Levees.org’s project listed #4 in Must-See List of Hidden Museums

A Levees.org project is the featured story in this week’s Gambit.

The Flooded House Museum, which opened in March 2019, is the 4th featured story–– one of 13 Hidden Museums in New Orleans..

When Levees.org purchased the house in 2016, the group worked in partnership with the neighborhood residents and developed a special plan.

Volunteer contractors installed walls, a doorway and a foyer to give dimension to the flooded remains. After that, volunteer artists staged the room using donated furniture and items from dozens of Levees.org supporters.

The artists then “distressed” the staged exhibit to create a flooded replica effect using theater art and scenic design techniques.

The final exhibit replicates what homes in the neighborhood may have looked like after the Army Corps of Engineers’ floodwall failed and homeowners returned from their flood-imposed exile.

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Founder Rosenthal meets with ten high schoolers from The NET

The Arts Council of New Orleans’ is working to create public art to bring awareness and attention to urban water issues.

The Arts Council is also working with 14 youth from The NET: Gentilly high school who will work alongside Carl Joe Williams to create one of the public artworks to speak to neighborhood history, community resilience, and our relationship with water.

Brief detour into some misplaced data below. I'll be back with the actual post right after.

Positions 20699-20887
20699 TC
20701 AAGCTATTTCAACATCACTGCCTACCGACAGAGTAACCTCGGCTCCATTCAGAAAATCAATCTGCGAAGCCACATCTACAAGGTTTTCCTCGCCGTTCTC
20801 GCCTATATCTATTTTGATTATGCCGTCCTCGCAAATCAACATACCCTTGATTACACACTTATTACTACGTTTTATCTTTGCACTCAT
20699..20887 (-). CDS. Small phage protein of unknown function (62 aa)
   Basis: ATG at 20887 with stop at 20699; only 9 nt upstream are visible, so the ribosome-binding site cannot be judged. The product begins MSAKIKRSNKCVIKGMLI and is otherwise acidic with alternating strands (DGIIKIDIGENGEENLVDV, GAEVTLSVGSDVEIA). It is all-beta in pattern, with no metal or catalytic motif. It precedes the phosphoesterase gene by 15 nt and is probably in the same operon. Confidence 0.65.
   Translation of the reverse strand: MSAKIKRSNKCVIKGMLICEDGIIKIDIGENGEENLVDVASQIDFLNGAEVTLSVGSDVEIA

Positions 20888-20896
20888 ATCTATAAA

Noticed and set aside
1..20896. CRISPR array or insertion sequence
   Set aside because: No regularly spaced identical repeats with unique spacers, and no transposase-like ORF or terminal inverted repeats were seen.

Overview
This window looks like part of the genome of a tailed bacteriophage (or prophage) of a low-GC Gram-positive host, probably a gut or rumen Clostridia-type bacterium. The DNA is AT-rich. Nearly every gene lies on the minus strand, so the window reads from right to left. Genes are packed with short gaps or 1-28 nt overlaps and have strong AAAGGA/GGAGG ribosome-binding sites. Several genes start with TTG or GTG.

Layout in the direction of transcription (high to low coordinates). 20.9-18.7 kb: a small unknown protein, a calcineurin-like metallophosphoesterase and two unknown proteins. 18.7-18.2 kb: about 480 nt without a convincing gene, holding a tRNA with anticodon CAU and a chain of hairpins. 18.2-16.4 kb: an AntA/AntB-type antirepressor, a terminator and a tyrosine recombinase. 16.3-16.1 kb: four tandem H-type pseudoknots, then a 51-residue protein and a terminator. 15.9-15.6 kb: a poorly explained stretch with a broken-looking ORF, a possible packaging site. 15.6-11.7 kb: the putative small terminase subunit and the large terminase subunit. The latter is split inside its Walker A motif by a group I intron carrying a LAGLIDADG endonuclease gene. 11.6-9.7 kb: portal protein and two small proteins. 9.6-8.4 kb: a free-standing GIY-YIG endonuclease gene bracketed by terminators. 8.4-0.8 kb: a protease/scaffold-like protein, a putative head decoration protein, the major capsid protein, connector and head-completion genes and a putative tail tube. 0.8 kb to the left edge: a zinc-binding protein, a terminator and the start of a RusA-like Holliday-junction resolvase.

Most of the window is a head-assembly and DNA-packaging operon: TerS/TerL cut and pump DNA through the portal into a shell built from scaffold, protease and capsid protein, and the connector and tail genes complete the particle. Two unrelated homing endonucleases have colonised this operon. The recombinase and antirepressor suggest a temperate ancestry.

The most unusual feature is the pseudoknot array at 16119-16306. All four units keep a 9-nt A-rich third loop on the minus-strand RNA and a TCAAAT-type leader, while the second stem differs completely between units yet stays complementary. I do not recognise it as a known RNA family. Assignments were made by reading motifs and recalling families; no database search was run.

On January 30, 2020, Levees.org founder Sandy Rosenthal met with 10 of the high schoolers at the Flooded House Museum and the Levee Exhibit Hall & Rain Garden.

The two exhibits are located side by side next to the London Avenue Canal breach site in Gentilly.

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Remembering Jim Lehrer with PBS Newshour

We are saddened to hear about the passing of PBS News Anchor Jim Lehrer. Mr. Lehrer was a visionary who provided substantial and valuable coverage for Levees.org in its earliest years.

One example is on June 1, 2006, when corps commander Lt Gen Carl Strock apologized for a major failure in the levee system protecting New Orleans, but was quick to lay blame on local New Orleans officials.

In 2006, the powerful Army Corps of Engineers controlled the narrative about why the levees broke, and Levees.org was but a fledgling grassroots group. But that did not deter Jim Lehrer.

Below is an excerpt about Mr. Lehrer from Levees.org founder Sandy Rosenthal’s upcoming book, Words Whispered in Water: Why the Levees Broke in Hurricane Katrina (Mango Publishing) due out in August 2020 as a lead title:

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